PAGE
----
Coronal mass ejections and cosmic ray observations at Syowa Station

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Solar activities, such as CME(Coronal Mass Ejection), cause geomagnetic storms that disturb the Earth's magnetosphere. Geomagnetic storms can affect GPS positioning, radio communication, and power transmission system. Solar explosions also emit radiation, which can cause satellite failures, radiation exposure to aircraft crew, and space activity. Therefore, it is important to understand space weather phenomena and their impact on the Earth.

Space weather research by continuous observation of cosmic rays on the ground is mainly conducted using from neutron monitors and multi-directional detectors. Since the phenomenon of weather is on a short-term, days-long scale, it is effective to investigate changes in the flow of cosmic rays for several hours, which requires a total-sky monitor of cosmic rays.

The global muon network (GMDN) has been observing space weather phenomena since 2006, and the Spaceship Earth project constitutes a similar observation network and the role of the all-sky monitor for neutrons. Until now, observations by neutron monitors and muon detectors have been performed independently.

In February 2018, Professor Chihiro Kato of Shinshu University took the lead in acquiring simultaneous observations of the neutron monitor and muon detector at Syowa Station in the Antarctic in order to acquire bridging data. In the , unlike low latitude regions on the earth, it is possible to observe cosmic rays coming from the same direction with a neutron monitor and a muon detector due to the weaker deflection by geomagnetism. This is the reason why Syowa Station was selected as the observation point.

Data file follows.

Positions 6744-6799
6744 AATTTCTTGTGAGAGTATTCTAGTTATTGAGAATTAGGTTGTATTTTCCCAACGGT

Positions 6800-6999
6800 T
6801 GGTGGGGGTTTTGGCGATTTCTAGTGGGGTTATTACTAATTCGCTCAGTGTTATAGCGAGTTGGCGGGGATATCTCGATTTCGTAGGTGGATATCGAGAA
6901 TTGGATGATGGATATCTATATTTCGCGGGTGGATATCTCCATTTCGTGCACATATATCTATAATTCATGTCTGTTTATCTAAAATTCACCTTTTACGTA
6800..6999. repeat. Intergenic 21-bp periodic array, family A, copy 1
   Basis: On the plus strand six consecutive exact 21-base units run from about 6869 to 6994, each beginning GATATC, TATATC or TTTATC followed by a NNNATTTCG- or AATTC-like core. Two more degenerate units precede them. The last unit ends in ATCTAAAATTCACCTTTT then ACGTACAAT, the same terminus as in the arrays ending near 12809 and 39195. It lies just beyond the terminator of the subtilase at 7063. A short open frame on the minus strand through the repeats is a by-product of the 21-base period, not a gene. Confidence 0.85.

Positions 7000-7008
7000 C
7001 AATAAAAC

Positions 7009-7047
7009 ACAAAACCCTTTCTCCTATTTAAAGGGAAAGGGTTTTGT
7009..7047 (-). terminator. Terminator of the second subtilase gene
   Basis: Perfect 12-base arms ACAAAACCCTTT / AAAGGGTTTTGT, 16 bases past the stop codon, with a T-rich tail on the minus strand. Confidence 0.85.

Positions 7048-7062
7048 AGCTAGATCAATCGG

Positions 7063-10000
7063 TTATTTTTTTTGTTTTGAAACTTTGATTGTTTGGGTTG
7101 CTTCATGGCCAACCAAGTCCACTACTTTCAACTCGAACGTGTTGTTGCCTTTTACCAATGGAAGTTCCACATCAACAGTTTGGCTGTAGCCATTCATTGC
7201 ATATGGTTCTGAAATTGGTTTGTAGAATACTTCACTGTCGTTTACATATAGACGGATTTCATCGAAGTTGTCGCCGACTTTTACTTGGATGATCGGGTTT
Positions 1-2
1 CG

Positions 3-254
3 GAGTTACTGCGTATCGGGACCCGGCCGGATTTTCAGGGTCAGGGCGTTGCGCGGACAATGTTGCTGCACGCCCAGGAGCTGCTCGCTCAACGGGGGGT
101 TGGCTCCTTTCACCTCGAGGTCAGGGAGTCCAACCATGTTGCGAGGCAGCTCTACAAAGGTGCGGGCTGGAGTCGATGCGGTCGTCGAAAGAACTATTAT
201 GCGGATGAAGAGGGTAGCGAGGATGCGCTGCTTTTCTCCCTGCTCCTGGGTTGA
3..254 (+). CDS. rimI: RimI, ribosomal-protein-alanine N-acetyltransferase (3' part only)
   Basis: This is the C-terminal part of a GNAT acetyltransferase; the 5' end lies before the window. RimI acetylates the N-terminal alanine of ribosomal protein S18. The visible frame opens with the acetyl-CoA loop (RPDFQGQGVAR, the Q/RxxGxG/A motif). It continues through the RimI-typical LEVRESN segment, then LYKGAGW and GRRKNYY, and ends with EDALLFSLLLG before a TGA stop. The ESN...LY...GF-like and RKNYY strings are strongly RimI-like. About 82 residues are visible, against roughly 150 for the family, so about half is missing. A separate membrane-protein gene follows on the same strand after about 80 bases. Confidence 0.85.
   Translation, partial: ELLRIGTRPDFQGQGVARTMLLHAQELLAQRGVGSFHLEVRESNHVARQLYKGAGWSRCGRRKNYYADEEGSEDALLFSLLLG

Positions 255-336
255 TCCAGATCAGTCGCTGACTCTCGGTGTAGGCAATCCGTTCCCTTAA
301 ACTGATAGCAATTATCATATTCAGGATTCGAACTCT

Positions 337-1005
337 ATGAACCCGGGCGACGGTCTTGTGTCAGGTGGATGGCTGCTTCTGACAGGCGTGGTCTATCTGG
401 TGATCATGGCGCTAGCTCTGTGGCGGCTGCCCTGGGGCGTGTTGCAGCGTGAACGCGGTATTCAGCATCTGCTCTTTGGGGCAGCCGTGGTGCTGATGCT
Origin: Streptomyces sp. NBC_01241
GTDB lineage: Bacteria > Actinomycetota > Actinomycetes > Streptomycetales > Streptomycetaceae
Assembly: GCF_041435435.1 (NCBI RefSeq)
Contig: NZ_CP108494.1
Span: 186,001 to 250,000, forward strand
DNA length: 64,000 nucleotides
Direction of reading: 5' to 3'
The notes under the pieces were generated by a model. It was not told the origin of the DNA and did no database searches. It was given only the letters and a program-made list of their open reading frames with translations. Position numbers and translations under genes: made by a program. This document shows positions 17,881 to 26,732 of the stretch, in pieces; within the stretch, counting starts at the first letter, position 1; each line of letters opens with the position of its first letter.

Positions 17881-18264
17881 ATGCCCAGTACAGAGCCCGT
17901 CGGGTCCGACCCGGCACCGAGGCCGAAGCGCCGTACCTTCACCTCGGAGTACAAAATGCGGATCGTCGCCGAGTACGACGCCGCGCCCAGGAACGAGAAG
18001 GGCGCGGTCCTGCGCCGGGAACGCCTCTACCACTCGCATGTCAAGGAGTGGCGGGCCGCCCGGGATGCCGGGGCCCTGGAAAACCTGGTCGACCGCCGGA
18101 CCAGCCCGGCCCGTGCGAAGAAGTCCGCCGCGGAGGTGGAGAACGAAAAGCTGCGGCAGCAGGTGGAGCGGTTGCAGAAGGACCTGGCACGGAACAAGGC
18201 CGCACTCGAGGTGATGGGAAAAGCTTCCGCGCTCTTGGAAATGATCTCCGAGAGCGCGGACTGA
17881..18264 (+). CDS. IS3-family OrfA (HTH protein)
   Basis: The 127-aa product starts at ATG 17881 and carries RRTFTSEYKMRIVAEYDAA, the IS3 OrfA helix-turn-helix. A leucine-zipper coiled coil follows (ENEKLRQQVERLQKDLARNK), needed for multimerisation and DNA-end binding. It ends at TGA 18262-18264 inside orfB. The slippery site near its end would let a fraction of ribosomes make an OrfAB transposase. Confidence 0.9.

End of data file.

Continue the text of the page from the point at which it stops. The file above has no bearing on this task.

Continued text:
Syowa muon detector and neutron monitor observed small fluctuation in CR count like a Forbush decrease on 2018.8. The research group including researchers from Shinshu University and the National Polar Research Institute found curious cosmic-ray density variation on this event by analyzing GMDN data.

On the CME event, a huge amount of coronal material released with a bundle of the solar magnetic field, called Magnetic Flux Rope (MFR), into the interplanetary space. MFR moves through interplanetary space while expanding. CR density is low inside of it because it is originally coronal material. When the earth enters the MFR, CR counts on the ground decreases. This is called Forbush Decrease.

Normally, when MFR arrives on Earth, CR density observed at the ground level decreases rapidly, and then turns to increase recovering to the original level while the earth is in the MFR. On this event, however, the CR exceeded the original level before the earth exited the MFR.

This event attracts interest from researchers because 1) The is currently near the minimum and the scale of the event itself is small, 2) It causes a disproportionately large geomagnetic storm, and 3) There is high-speed solar wind catching up the MFR expected to interact with it.

By analysis of the GMDN and solar plasma data, the team concluded that the high-speed solar wind causes the unusual enhancement of the CR density by compressing the rear part of the MFR locally.

Cosmic ray observation data is closely related to space weather research and to atmospheric phenomena such as sudden stratospheric temperature rise, and is expected to be used in a wide range of fields in the future.

More information: Chihiro Kato et al, New cosmic ray observations at Syowa Station in the Antarctic for space weather study, Journal of Space Weather and Space Climate (2021). DOI: 10.1051/swsc/2021005

Provided by Shinshu University

Citation: Coronal mass ejections and cosmic ray observations at Syowa Station (2021, June 15) retrieved 3 December 2022 from
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